Skip to Main Content

Celebrate the life of Jill Wrigley

October 13, 2016 4:31 PM

The UMBC campus and the Baltimore area would not be what it is today without the nourishment and cultivation offered by food justice leader, educator, and interdisciplinary advisor Jill Wrigley. UMBC is mourning our loss of this incredible woman and celebrating her legacy tomorrow, Friday October from 12-1pm in The Garden, one of the incredible places she brought to life during her time with us.

Please read the campus announcement below for more information.

Dear members of the UMBC community,

Jill Wrigley, who served the UMBC community as a faculty member and mentor to student activists, passed away on Wednesday, October 5 after battling cancer. Jill was a passionate advocate who worked tirelessly to connect students to themes of social justice and food sustainability issues through her work on campus and across Baltimore City.

Jill joined UMBC in 2012 as an instructor in the Interdisciplinary Studies program, where she quickly earned a reputation as a thoughtful, compassionate, and conscientious community leader who inspired many students through her work and experiences. Most notably, in 2014, Jill worked with students and partners on campus to establish UMBC's first community garden. Under Jill's guidance, the campus expanded its food sustainability and justice initiatives to include a permaculture food forest and climate garden.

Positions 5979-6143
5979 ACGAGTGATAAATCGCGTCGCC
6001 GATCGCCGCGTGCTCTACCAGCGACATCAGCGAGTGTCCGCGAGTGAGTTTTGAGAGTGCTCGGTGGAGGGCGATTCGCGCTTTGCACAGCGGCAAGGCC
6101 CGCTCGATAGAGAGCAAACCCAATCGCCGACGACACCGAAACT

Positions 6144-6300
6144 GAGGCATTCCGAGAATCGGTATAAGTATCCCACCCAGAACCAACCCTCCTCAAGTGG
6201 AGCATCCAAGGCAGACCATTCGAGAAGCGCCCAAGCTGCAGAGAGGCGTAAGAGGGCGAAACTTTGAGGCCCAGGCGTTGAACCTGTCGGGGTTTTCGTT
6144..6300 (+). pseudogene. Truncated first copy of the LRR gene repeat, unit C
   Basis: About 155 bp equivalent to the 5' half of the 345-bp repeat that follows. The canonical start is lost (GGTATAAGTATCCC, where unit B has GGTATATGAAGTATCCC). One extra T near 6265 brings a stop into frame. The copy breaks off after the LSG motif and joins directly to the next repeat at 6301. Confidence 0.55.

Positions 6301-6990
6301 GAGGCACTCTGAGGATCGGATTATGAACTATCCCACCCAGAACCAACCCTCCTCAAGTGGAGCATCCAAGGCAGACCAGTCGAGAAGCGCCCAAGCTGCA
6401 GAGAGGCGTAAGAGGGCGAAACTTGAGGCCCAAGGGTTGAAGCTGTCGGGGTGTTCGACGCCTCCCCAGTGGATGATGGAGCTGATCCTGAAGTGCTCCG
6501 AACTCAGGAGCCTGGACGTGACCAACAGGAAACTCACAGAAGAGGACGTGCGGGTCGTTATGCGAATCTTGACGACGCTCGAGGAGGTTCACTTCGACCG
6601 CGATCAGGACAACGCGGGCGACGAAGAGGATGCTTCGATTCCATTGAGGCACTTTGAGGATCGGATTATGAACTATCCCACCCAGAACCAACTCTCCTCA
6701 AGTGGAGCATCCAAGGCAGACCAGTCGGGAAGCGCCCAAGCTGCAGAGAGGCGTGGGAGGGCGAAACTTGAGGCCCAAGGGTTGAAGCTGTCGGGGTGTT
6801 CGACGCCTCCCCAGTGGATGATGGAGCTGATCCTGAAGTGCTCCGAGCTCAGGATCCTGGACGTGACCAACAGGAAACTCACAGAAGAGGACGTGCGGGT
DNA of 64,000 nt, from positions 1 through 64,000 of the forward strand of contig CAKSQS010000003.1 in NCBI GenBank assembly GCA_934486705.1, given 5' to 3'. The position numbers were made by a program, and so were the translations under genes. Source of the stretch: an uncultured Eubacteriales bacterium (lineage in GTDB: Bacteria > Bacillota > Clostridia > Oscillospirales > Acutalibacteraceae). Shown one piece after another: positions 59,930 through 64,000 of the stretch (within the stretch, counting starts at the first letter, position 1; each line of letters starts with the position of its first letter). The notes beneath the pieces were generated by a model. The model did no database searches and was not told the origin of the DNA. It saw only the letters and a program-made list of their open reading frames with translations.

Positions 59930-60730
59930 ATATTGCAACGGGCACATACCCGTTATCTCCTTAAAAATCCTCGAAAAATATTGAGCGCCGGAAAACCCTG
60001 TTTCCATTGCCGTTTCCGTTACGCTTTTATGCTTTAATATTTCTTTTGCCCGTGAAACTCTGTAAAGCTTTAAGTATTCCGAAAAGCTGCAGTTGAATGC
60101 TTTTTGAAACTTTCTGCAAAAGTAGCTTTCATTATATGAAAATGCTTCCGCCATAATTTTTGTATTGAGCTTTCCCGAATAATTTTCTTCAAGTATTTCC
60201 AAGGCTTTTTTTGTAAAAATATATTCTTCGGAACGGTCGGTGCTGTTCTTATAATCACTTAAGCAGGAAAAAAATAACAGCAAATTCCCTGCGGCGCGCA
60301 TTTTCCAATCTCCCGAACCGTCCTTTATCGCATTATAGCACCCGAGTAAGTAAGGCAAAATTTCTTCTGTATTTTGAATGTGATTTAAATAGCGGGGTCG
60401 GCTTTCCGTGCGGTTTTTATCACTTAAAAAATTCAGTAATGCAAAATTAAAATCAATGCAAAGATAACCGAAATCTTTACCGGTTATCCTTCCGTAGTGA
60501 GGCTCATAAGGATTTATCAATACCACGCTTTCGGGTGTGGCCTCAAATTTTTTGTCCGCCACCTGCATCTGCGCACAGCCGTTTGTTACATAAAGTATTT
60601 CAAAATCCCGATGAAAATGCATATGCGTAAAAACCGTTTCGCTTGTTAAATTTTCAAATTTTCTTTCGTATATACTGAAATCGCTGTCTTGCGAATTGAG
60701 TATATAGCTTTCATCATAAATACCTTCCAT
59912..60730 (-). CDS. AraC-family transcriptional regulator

In celebration of Jill's life and the foundational role she played in student involvement and advocacy, we invite faculty, staff, and students to join us for a moment of reflection and sharing tomorrow, Friday, October 14, at noon in the UMBC Garden.

A memorial service for Jill will take place on Saturday, October 15, at 11 a.m. at St. Bartholemew's Church, 4711 Edmondson Ave., Baltimore, MD 21229. To learn more about Jill's life and her impact on UMBC and the broader community, please take a moment to read her obituary in the Baltimore Sun. Jill's family sincerely thanks all of you for your expressions of kindness and sympathy during their time of bereavement.

Photo by Sarah Miller

2 Comments (requires login)